The effects could also be felt sharply in Nevada — the state took in more than $740,000 in federal EPA grants to help fund leak prevention and cleanup during the most recent fiscal year, with funds helping pay for inspectors with the state’s environmental protection agency and several case officers who oversee the cleanups.
Jeff Collins, head of the Nevada Division of Environmental Protection’s Bureau of Protective Action, said that the office’s approximately six case managers who (in addition to other duties) oversee spill cleanups wouldn’t necessarily be at risk of reductions due to a loss in grant funding, but noted that the department didn’t know what kind of cuts Congress would end up making.
“We feel like our case officers and the folks that are working here are never necessarily going be in jeopardy of their position just because there’s one particular grant cut,” he said. “We might have to work a little more lean if there’s a significant cut across the board with grants, but that’s something that we’re going to have to work internally here to understand if that time came.”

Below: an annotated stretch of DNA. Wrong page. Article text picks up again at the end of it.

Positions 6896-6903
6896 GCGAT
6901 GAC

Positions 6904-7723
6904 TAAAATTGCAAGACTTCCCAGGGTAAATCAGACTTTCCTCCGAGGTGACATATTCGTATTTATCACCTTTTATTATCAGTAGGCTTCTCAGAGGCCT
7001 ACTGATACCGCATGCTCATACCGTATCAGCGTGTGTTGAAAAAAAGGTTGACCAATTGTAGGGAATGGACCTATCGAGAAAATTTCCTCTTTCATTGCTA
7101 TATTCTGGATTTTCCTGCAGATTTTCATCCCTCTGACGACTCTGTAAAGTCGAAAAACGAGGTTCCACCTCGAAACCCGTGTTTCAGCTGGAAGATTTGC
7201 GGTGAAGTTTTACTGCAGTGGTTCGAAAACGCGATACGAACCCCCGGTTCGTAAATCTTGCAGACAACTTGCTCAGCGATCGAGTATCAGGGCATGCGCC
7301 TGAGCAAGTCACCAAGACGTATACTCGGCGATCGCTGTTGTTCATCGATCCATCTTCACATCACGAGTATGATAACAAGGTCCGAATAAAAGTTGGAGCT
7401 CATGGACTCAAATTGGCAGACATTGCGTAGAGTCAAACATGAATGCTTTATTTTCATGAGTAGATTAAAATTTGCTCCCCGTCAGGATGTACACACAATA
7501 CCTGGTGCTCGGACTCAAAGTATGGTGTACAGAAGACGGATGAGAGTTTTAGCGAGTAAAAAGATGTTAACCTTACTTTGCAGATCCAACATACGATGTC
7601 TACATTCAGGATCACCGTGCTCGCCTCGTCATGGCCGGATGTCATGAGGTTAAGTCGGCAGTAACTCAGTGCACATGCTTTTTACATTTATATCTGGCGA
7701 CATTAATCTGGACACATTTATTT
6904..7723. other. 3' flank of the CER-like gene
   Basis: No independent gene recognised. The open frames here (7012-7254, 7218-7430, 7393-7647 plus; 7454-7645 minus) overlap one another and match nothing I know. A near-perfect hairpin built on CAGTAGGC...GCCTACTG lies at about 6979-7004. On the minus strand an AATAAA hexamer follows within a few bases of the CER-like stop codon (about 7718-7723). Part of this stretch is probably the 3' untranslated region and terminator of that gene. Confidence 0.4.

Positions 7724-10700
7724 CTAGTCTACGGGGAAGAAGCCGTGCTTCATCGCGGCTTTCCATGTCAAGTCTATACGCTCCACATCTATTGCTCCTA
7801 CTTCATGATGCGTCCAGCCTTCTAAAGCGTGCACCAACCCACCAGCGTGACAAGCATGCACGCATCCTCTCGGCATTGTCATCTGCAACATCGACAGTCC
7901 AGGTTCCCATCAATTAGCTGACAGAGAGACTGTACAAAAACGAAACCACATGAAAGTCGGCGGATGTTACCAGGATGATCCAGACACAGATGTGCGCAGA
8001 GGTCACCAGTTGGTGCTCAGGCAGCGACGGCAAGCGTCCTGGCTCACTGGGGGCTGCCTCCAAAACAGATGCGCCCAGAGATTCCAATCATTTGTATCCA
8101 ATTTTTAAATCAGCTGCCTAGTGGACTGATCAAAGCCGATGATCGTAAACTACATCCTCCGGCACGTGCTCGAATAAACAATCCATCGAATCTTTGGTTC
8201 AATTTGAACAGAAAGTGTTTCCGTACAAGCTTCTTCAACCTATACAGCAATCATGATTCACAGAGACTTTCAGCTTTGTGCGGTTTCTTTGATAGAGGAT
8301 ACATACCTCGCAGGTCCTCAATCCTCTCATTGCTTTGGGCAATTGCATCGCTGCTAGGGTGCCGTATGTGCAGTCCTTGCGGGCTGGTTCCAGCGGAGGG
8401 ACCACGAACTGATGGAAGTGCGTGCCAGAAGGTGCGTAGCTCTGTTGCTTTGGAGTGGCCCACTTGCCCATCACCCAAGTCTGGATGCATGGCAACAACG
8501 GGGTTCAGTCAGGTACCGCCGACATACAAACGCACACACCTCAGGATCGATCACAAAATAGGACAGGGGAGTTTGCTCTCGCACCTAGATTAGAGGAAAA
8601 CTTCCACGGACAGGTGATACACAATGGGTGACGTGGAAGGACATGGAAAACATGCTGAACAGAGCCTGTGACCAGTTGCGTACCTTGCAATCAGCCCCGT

In addition to the grant funds, the office (which receives no state funding) pays salaries and ongoing operations through a variety of sources, including hazardous waste tipping fees and the state’s “Petroleum Fund.”
Established in 1989 to comply with the federal government’s first set of regulations on underground storage tanks, Nevada’s Petroleum Fund charges each tank owner an annual $100 invoice and a $0.0075 fee on each gallon of gas refined or imported into the state as a state-managed insurance program to help fund the cost of preventing or cleaning up leaky tanks.
After lawmakers approved a special session bill in 2010, any revenue over $7.5 million in the fund is transferred to the state’s highway fund, dedicated to construction and maintenance of state highways. It’s sent an average of $4 million to the fund every year since then.
The fund has doled out more than $216.3 million to clean up spills or leaks at more than 1,530 sites that have applied for cleanup funds since it was established 28 years ago.